As the year comes to a close, debt is a common concern for many consumers. Whether you were a little less than conservative during the holiday season or accrued debt during the year that you have not been able to pay off, the Fair Debt Collection Practices Act (“FDCPA”) will protect you from debt collectors. Consumers all to often fall prey to collectors who violate the statue and take advantage of consumers who are not aware of their rights. Below is a list of five basic facts that every consumer needs to be aware of and that debt collectors try to make sure you don’t find out about.
1.Not all debt is collectable, even if it belongs to you.
Regardless of a what a collector tells you, not all debt can be collected . Debt has a “shelf-life” depending on what type of debt it is. While there are exceptions to the rule (student loans and taxes will follow you forever), every state determines its own statute of limitation, or the length of time a collector has to sue you for a debt. Furthermore, the Fair Credit Reporting Act (“FCRA”) sets limits on how long debt can be reported on your credit file. If you cannot be sued for a debt and it cannot be reported on your credit file, there is very little ammunition that a collector has to force payment – virtually none. While a collector can always try to collect, make sure you don’t fall prey and pay on stale debt.
2. A debt collector cannot discuss your debt with anyone.
In an effort to get you to pay, collectors often times reach out to neighbors, friends and family. The FDCPA sets strict guidelines on who a collector may talk to regarding your debt and what it may say. While a collector may speak to any number of people to reasonably obtain location information for you, discussing your debt or the fact that you even owe a debt beyond ascertaining your whereabouts is a violation of the statute.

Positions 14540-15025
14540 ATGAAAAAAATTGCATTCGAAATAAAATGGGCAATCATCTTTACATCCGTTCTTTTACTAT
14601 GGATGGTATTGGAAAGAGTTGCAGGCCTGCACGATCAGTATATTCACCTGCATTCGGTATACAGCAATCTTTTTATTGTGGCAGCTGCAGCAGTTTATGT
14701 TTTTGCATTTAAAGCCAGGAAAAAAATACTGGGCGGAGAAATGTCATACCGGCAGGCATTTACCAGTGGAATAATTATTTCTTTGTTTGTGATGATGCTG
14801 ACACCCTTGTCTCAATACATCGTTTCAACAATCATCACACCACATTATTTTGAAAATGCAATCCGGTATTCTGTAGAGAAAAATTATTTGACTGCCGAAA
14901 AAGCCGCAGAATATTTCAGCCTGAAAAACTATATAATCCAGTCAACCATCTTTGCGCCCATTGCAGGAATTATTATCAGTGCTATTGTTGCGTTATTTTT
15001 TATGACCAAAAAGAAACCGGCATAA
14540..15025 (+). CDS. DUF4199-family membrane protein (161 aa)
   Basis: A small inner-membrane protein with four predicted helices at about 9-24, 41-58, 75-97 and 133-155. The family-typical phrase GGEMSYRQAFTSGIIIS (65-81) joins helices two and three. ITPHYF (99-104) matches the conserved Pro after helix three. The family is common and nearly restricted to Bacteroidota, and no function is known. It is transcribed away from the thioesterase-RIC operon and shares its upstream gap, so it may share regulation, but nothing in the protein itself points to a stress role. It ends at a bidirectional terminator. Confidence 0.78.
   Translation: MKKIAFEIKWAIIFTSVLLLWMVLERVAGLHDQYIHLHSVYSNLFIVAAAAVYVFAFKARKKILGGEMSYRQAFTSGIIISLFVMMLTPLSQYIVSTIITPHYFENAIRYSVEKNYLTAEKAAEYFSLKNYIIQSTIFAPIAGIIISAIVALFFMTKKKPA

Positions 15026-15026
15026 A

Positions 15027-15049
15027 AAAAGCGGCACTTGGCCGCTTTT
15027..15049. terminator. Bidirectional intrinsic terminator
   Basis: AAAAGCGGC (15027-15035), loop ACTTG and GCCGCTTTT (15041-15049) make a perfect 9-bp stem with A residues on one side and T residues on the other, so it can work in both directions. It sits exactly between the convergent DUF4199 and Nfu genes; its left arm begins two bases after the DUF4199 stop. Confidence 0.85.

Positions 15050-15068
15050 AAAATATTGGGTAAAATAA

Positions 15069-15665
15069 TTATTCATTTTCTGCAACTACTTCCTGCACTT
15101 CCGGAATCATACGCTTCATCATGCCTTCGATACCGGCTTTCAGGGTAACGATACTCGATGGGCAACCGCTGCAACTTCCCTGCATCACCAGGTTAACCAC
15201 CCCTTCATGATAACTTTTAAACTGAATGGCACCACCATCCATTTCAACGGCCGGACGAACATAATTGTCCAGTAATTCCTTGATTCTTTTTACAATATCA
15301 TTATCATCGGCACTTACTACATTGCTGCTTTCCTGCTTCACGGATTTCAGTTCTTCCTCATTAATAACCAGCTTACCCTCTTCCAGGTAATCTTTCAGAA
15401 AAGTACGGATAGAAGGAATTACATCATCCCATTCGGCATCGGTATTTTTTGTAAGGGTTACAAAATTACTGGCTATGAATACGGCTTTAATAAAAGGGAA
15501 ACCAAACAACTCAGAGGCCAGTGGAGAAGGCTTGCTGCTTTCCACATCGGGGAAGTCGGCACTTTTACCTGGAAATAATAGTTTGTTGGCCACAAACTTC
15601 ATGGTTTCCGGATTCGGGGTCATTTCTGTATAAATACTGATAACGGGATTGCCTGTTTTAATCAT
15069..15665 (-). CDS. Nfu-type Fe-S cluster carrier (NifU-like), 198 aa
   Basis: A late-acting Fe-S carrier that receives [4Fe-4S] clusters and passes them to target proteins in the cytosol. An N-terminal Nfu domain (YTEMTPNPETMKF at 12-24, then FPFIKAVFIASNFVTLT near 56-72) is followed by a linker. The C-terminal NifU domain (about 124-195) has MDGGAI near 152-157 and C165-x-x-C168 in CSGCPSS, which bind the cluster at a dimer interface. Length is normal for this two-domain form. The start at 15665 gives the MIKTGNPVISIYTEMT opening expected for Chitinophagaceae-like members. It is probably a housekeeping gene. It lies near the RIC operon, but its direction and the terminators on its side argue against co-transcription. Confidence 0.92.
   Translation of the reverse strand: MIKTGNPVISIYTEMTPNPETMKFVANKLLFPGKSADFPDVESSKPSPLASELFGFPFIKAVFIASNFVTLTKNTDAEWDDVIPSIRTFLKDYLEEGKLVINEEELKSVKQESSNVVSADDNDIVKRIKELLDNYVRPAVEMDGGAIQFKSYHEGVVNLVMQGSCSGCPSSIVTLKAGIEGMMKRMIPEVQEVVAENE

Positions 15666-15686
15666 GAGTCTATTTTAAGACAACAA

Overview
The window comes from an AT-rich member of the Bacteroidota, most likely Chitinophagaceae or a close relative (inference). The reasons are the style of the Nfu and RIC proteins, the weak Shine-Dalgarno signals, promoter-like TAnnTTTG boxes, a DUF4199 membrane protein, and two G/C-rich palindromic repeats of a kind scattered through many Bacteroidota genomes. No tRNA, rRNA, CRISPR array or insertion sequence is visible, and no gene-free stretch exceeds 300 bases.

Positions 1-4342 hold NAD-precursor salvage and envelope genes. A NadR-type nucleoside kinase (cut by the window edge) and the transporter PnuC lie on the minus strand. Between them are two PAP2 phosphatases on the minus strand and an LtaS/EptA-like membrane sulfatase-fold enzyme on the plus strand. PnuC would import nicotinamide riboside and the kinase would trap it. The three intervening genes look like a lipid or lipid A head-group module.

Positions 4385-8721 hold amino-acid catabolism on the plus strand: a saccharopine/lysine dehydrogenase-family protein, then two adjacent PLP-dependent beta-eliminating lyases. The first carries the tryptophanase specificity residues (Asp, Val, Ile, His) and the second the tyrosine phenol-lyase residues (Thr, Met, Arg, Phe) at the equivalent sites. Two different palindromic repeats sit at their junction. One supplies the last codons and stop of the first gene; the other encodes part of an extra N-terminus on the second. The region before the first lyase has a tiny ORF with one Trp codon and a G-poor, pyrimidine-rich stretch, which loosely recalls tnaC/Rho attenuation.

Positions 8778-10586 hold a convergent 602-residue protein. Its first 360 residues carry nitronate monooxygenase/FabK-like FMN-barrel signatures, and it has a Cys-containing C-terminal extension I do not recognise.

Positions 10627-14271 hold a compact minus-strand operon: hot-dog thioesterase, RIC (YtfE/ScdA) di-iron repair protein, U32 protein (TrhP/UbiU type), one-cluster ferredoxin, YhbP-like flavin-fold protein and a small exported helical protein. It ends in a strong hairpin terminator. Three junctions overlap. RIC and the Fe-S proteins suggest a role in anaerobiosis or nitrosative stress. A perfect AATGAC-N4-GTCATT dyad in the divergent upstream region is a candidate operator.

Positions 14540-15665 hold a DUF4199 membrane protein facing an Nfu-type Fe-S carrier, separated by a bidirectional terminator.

3. Paying off your debt does not immediately improve your credit report and may not improve it at all.
Debt collectors often tell consumers that a notation on your collection account as “paid in full” will improve your score, but the reality is, the notation won’t help the fact that your report will still reflect a collection account. The biggest misconception of most consumers is the mistaken belief that paying off your debt will immediately improve your credit score. The reality is, payment may not improve your score at all. The more accounts you pay will reduce your debt to credit ratio which may improve your score over time. Still, a collection account on your credit report hurts your credit regardless of whether it is marked as paid.
4. A collector cannot always sue you or garnish wages to recover payment.
As discussed in number one, a collector cannot sue you or even threaten to sue you on a debt that is beyond the statute of limitations. The statute of limitations is determined by your State and usually ranges from 4 to 7 years depending on the type of debt. Once a debt is outside the statute of limitations period, a collector cannot take you to court to recover the unpaid balance.
5. You can sue a debt collector.
Under the FDCPA, you can sue a debt collector for violation of the statute. If a debt collector violates the law you are allowed to file suit against the collector for actual and statutory damages and reasonable attorney’s fees.
If you believe your rights have been violated under the FDCPA and would like to speak with a licensed attorney, contact SmithMarco P.C. for a completely free case review.